Ombudsman Wayne Lines says there should be wholesale review of the activities and funding of the Independent Commissioner Against Corruption (ICAC), Ombudsman SA, the Auditor-General and the Electoral Commission.
He argued the review was needed to ensure public confidence in the institutions and proper allocation of public funding.
He told Parliament’s Crime and Public Integrity Policy committee this morning that the review should be independent of Government and involve extensive consultation to discern community expectations of the agencies.
“I think this independent review should be involving consultation with the public (to answer the question) what does this state really need in order to bolster confidence in our laws, our public institutions and our government agencies?” he said.
“It’s time that we have an independent review of what all of those integrity agencies are doing – and what are their needs, what resourcing should be given, and what should their priorities be?”
Lines also questioned the “value for money” taxpayers were getting out of the ICAC – and why it was about to receive a $14.5 million funding boost.
The State Government announced this week it had held aside an extra $7 million for spending on the ICAC and would invest a further $7.5 million over four years to help the ICAC manage public hearings – one of the key policy promises of the Liberal Party at the March state election.
“ICAC’s been in place for five years and (it is) meant to be focussing on corruption,” Lines told the committee.
“Where are the big cases of organised corruption within government?
“In terms of value for money, real questions have to be asked.”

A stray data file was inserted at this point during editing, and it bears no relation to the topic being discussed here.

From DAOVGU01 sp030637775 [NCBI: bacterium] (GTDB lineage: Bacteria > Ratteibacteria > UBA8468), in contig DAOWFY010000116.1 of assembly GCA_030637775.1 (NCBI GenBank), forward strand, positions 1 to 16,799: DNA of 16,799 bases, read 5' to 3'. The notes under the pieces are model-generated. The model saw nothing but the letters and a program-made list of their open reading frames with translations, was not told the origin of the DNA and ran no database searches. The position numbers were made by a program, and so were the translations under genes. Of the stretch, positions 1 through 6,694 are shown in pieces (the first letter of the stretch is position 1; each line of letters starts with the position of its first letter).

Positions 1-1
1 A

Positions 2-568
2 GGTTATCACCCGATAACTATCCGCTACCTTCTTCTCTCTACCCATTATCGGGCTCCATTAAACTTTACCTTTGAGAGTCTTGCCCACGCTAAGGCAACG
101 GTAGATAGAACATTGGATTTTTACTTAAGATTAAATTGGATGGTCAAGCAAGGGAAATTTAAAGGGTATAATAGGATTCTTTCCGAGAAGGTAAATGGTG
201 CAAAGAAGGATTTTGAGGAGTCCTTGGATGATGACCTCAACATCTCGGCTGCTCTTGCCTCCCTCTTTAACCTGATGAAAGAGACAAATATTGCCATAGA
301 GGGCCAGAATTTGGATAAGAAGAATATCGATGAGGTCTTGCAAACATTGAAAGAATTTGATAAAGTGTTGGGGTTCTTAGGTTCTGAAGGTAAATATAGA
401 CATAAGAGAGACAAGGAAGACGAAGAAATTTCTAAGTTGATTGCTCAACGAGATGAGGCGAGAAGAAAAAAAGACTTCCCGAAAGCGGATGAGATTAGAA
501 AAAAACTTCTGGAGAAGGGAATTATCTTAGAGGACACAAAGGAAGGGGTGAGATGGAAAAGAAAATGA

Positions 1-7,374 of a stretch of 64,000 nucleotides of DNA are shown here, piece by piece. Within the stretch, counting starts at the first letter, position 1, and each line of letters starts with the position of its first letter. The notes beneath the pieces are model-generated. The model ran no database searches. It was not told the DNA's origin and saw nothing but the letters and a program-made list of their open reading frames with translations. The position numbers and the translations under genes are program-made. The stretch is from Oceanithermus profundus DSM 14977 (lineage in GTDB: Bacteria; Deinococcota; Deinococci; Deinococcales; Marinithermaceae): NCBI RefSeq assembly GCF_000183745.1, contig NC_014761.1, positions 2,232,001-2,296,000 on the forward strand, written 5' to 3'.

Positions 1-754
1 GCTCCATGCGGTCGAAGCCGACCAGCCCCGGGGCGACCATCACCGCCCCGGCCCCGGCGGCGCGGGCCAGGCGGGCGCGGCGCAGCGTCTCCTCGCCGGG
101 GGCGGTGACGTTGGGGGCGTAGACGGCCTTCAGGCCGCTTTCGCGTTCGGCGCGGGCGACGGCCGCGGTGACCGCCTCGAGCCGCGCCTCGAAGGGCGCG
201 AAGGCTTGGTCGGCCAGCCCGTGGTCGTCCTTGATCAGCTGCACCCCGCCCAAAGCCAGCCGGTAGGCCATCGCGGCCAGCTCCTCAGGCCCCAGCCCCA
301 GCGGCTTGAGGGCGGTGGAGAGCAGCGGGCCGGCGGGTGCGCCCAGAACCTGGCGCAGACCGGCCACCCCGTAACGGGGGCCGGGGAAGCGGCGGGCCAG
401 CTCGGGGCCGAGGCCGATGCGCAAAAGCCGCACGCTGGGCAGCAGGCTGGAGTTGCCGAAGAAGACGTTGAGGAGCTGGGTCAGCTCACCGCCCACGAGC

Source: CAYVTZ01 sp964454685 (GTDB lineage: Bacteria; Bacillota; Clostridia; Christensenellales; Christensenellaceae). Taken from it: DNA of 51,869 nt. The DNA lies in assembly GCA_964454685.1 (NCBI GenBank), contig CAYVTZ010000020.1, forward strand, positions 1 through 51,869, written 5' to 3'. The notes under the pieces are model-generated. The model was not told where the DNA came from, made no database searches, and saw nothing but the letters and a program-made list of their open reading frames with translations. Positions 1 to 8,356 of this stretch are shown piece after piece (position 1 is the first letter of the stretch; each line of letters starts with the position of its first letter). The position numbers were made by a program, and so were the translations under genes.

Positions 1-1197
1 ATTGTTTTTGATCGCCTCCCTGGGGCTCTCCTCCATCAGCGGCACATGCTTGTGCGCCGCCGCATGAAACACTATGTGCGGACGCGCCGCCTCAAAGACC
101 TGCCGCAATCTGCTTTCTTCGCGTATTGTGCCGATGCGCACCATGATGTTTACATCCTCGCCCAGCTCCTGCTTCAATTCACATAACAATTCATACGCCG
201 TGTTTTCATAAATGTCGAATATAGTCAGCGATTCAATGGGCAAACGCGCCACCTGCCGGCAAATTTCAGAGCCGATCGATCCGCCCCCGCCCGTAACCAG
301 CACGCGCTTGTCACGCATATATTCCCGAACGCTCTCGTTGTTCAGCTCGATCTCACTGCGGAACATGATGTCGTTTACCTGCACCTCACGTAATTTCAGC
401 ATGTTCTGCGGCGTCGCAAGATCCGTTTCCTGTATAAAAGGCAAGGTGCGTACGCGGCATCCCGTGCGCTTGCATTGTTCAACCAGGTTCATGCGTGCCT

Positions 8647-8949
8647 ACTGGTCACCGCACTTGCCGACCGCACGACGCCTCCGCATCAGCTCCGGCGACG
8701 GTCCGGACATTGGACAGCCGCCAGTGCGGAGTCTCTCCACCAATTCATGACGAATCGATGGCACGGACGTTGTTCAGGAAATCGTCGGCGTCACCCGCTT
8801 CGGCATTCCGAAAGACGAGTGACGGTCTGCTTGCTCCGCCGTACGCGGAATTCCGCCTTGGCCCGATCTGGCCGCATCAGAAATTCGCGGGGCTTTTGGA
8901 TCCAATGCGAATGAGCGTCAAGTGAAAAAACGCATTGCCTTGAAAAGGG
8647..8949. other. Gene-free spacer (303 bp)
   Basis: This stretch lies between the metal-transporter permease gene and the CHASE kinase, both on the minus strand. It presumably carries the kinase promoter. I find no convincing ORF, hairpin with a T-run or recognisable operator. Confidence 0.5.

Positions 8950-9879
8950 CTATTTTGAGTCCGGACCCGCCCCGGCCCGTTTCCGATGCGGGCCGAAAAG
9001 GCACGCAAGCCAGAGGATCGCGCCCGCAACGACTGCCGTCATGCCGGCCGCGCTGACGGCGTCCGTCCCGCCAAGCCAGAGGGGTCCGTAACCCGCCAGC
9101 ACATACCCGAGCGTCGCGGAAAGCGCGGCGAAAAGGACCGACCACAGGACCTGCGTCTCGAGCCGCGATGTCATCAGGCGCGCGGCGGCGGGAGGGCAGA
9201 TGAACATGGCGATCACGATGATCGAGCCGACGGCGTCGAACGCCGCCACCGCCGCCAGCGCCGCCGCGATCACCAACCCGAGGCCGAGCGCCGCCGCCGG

He said budgetary pressures on his office meant that important investigations were being delayed.
“I have half a dozen ICAC(-referred cases) that are currently two years old,” he said.
“It’s squeezing out other work … other issues that I’d love to be able to get my teeth into.”
ICAC and Ombudsman SA share carriage of cases of misconduct and maladministration – and the ICAC is meant only to deal with cases that are serious and systemic in nature, in addition to its anti-corruption activities.
Lines told the committee that in his experience of conducting investigations into misconduct and maladministration, there had never been a sound justification for public hearings – and he would not ask the Government for the power to hold hearings in public.
“My office has conducted a multitude of investigations into maladministration; I think we’ve done it effectively without the need for public hearings,” he said.
“Public hearings will add this extra amount of work, and infrastructure and other issues that are challenge-able, which can delay getting to the end point.”
Lines argued that public ICAC hearings into maladministration and misconduct “should be reserved for the most serious cases, of a statewide interest”.
He also argued that the ICAC Reviewer – currently former Supreme Court Judge Kevin Duggan – should have the power to investigate the ICAC’s use of the power to hold public hearings, and that witnesses should have an absolute right of appeal against decisions to hold hearings in public.
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